NASCAR: With 2 Wins, Jimmie Johnson Marches towards 7th Title

Jimmie Johnson has taken to the low downforce cars with a vengeance. Is this a sign he's going to take a 7th title?

Jimmie Johnson has taken to the low downforce cars with a vengeance. Is this a sign he’s going to take a 7th title?

NASCAR may be typecast as a blue collar sport; then again, based on the first five races of the 2016 season, its fans are part of the privileged class, with the latest race at Auto Club Speedway delivering another Hollywood ending. So far, so good.

Once maligned as perhaps the least exciting “cookie-cutter” circuit on the schedule, Auto Club Speedway continued its resurgence of sensational finishes over the past five years, with “superman” Jimmie Johnson, driver of the Lowe’s #48 Chevy, snatching an electrifying overtime victory from Kevin Harvick in the final restart.

At the start of 2016 Auto Club 400, anticipation was sky high that the worn, wide track with multiple grooves and long sweeping corners would deliver compelling theatre, and the race did not disappoint.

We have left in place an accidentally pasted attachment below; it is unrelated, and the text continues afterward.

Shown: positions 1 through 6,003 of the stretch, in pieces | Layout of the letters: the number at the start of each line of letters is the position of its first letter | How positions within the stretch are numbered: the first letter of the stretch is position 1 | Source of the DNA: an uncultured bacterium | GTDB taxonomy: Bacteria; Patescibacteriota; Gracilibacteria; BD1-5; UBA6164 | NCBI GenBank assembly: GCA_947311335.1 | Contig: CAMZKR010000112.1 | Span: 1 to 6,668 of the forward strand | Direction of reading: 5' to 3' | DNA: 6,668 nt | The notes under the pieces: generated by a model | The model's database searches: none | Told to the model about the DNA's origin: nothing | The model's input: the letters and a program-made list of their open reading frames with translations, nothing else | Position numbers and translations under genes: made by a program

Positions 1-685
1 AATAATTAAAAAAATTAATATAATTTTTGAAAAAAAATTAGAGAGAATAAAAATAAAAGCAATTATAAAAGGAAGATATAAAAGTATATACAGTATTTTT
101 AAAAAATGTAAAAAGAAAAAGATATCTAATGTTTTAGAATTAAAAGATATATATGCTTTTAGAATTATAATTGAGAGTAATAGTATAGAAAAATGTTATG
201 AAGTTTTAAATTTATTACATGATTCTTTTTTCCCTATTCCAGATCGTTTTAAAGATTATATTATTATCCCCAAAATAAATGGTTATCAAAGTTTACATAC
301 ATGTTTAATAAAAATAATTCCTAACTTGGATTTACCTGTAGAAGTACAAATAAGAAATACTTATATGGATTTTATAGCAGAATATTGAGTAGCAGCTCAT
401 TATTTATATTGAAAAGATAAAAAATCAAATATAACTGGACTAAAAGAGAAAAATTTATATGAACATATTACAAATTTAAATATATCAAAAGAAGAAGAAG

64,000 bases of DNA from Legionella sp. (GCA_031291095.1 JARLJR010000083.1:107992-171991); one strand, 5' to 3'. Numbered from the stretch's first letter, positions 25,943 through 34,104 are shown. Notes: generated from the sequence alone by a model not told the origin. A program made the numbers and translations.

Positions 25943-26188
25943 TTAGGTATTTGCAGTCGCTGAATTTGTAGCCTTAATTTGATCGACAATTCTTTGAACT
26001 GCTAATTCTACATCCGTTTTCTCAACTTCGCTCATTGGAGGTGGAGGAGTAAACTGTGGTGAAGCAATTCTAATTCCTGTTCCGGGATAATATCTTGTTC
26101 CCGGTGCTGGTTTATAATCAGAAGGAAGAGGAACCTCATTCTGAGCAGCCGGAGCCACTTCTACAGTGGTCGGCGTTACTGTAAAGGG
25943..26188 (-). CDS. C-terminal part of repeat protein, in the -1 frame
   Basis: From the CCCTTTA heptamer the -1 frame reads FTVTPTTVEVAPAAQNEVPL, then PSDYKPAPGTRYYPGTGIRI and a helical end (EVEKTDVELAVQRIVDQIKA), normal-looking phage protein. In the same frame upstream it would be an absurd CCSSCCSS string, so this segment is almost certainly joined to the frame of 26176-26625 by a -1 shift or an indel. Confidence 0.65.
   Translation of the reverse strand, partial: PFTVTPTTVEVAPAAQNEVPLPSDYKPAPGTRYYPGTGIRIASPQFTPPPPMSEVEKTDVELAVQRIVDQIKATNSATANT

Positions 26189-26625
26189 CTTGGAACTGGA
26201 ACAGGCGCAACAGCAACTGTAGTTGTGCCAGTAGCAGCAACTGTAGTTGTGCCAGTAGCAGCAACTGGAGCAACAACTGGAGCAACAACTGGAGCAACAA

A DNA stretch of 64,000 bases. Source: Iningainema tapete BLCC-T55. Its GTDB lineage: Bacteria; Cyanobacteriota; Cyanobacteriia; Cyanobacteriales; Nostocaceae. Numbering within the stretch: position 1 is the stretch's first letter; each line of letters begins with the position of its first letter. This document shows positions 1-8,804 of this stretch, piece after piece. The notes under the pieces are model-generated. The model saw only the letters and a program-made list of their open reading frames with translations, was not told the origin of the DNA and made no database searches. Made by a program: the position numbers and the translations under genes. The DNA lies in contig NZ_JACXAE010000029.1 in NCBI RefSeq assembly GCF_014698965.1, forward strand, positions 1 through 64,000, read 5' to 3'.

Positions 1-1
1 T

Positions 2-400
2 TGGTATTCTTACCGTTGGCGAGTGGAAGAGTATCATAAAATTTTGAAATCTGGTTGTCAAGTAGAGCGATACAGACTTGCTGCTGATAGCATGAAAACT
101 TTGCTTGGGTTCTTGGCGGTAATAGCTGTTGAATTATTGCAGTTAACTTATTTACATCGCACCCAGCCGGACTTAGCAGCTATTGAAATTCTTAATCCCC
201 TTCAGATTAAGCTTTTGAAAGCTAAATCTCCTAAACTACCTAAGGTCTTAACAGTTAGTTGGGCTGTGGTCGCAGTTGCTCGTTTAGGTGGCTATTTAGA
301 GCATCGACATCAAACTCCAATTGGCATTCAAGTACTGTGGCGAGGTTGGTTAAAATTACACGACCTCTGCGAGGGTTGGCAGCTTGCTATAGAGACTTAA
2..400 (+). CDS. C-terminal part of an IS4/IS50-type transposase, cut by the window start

Jimmie Johnson soared to the front on the final restart with a power move, but he sowed his victory seeds much earlier in the race. Qualifying 19th, Johnson spent most of the day working up through the field, searching around the race track to uncover incremental speed.

Conversely, I studied Kevin Harvick’s line throughout the race, where he stuck to the high side near the wall, thereby carrying great momentum out of the turns while leading a race-high 142 of 200 laps. Harvick’s car was locked on rails and rock steady on long green flag runs, such that he did not have to vary his line much given the speed he was carrying.

Wearing the Superman Logo, Johnson is almost taunting his competitors.

Wearing the Superman Logo, Johnson is almost taunting his competitors.

On the final restart with the front contenders all sporting fresh rubber, Johnson restarted third — on the inside row — and pushed Kevin Harvick into the lead and then dove low to take the top spot and hold off Harvick in the high line once he completed the pass. Not surprisingly, Johnson last lap time was his fastest of the race.